Organizational lessons from the conservative legal movement
The nomination of Brett Kavanuagh to the Supreme Court has ignited an interesting discussion about the rise of the conservative legal movement.
The nomination of Brett Kavanuagh to the Supreme Court has ignited an interesting discussion about the rise of the conservative legal movement. While Trump has challenged the conservative establishment in many ways, he has remained deferential to the conservative legal establishment, effectively handing over judicial appointment decision rights to the Federalist Society.
David Brooks has the best overview of the rise of the conservative legal establishment, tracing the rise of the Federalist Society. It is worth reading in whole. He summarizes the outcome of existence of the conservative legal establishment.
Kavanaugh is the product of a community. He is the product of a conservative legal infrastructure that develops ideas, recruits talent, links rising stars, nurtures genius, molds and launches judicial nominees. It almost doesn’t matter which Republican is president. The conservative legal infrastructure is the entity driving the whole project. It almost doesn’t even matter if Kavanaugh is confirmed or shot down; there are dozens more who can fill the vacancy, just as smart and just as conservative.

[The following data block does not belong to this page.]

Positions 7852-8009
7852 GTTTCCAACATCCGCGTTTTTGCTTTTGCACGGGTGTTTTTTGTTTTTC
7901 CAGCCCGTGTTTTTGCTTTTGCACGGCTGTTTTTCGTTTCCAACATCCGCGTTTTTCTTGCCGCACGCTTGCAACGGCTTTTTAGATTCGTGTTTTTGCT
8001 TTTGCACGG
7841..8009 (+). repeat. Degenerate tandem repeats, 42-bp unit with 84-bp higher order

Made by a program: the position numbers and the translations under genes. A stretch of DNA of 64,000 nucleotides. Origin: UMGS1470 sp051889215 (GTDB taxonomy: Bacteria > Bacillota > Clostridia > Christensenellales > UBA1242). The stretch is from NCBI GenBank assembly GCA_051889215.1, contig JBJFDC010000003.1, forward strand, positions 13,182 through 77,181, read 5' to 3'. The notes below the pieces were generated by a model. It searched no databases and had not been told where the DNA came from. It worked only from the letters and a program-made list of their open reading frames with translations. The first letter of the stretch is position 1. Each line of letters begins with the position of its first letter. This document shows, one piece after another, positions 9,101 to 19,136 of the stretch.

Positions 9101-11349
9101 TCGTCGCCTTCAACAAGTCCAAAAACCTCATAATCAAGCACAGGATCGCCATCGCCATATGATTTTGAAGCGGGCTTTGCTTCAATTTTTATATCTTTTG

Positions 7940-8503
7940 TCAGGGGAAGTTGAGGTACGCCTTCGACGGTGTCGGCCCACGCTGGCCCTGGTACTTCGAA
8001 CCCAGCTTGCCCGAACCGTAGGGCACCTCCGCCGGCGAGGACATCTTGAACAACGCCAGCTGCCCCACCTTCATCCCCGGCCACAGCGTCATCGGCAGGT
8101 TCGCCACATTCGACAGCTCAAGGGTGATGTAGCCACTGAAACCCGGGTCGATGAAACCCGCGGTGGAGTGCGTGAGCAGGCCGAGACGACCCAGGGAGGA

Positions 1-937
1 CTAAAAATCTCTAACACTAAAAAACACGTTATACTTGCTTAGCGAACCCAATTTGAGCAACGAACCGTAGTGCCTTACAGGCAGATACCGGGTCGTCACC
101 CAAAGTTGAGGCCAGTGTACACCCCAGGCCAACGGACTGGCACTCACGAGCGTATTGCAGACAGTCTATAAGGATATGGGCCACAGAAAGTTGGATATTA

This community didn’t just happen; it was self-consciously built. If you want to understand how to permanently change the political landscape, it’s a good idea to study and be inspired how it was done.
Moreover, it took time for conservatives to develop a successful nomination strategy. Their initial attempts were unsuccessful.
As Steven Teles notes in “The Rise of the Conservative Legal Movement,” the first conservative efforts to stand up to the left failed. Business groups funded a series of conservative public interest law firms. But the business groups had no intellectual heft, they were opportunistic and they had zero moral appeal.
But at some point they began to realize their mistakes, and adjusted their strategy accordingly.
Then came the intellectual entrepreneurs. Aaron Director of the University of Chicago Law School inspired many of the thinkers — like Ronald Coase and Richard Posner — who would create the law and economics movement. This was a body of ideas that moved from the fringes of American legal thought to the very center. This movement was funded by groups like the John M. Olin Foundation, which was willing to invest for the long term and not worry about “metrics” or “measurable outcomes.”
Key to the success of the Federalist Society and the conservative legal movement was its seriousness.
As Teles points out, the key features of the Federalist Society were the limits it would put on itself. It did not take stands on specific policy issues. It did not sponsor litigation on behalf of favorite causes. It did not rate judicial nominees the way the American Bar Association did. It did not go in for cheap publicity stunts, like the Dartmouth Review crowd of that era did.
It wielded its immense influence indirectly, by cohering a serious, disciplined community and letting it do the work.